‘Christmas’ Menorahs Popular in Ireland
A surprising fact about the Irish: they love menorahs, apparently.
So says IrishCentral, which reports that “you can count them by the hundred” each December between Dublin and Galway. It’s unlikely the candelabras belong to actual Jews — just 2,000 of the country’s 4.4 million citizens are Jewish, the piece says.
The trend has gone straight to the top of the political system, apparently: Malcolm Lewis, the president of Dublin’s Progressive Jewish Congregation, tells the site that Irish President Mary McAleese “always” puts a menorah in the window of her official residence, though in her case the decoration is explicitly in honor of Hanukkah.
For most Irish menorah users, however, the candle holder has merely become part of celebrating Christmas, and they may not even be aware of its religious significance.
Though the menorah’s popularity is new — the site traces it back only to the mid-’90s — the reasons for the “craze” have “already been lost in time and space,” the article says.
"Donniel Hartman said the miracle of Hanukkah is not just that the oil lasted 8 days; it’s actually that it lasted more than one. Would we have said, 'Dayenu,' (to mix metaphors,) if it had lasted two days? Would we have had a holiday? Probably, yes. The idea that we as a Jewish community, even in our darkest moments, hold out the hope that a candle is going to keep burning, I find very powerful."— Rabbi Rachel Ain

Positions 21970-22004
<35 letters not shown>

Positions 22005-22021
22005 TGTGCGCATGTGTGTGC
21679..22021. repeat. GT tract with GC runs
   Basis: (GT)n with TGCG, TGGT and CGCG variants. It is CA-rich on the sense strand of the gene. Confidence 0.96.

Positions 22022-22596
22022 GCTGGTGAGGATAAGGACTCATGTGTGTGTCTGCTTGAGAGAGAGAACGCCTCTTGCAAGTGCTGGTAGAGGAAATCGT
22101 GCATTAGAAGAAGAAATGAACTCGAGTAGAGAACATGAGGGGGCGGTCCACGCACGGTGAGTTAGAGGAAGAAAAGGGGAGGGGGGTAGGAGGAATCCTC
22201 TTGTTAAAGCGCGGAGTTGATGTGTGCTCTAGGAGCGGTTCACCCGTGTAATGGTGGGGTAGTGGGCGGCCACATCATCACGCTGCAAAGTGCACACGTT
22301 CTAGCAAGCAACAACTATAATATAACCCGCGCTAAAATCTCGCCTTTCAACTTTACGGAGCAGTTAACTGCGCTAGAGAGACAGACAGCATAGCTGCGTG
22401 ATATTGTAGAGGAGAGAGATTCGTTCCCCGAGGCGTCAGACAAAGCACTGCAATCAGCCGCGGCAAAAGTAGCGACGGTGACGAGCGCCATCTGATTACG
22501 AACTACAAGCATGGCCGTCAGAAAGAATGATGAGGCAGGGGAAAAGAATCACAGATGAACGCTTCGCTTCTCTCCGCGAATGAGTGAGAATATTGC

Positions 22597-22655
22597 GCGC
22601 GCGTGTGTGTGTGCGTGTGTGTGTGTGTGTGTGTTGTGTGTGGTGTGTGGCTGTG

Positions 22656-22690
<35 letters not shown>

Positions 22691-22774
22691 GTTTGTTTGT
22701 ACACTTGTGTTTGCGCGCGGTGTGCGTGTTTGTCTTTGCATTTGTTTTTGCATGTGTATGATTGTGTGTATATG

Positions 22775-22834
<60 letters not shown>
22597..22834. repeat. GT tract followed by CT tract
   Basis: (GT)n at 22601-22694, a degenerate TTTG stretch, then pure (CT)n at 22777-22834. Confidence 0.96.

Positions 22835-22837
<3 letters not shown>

"“We would all argue vehemently and work tireless against assimilation. But the Hellenists and we Reform Jews didn’t assimilate. We acculturate, and by doing so, provide a portal for continuity unavailable to those who continue a quasi-ghettoized existence with all the ramifications thereof, good and bad. The irony, rarely mentioned by those who use the Hanukah story to justify Orthodoxy, is that the Maccabees (Hasmoneans) lasted a century and a half before they disappeared, having taken on Greek names as High Priests and Kings. And Rabbinic Judaism, the first ‘reform’ movement, birthed all of us.”"— Rabbi Peter J. Rubinstein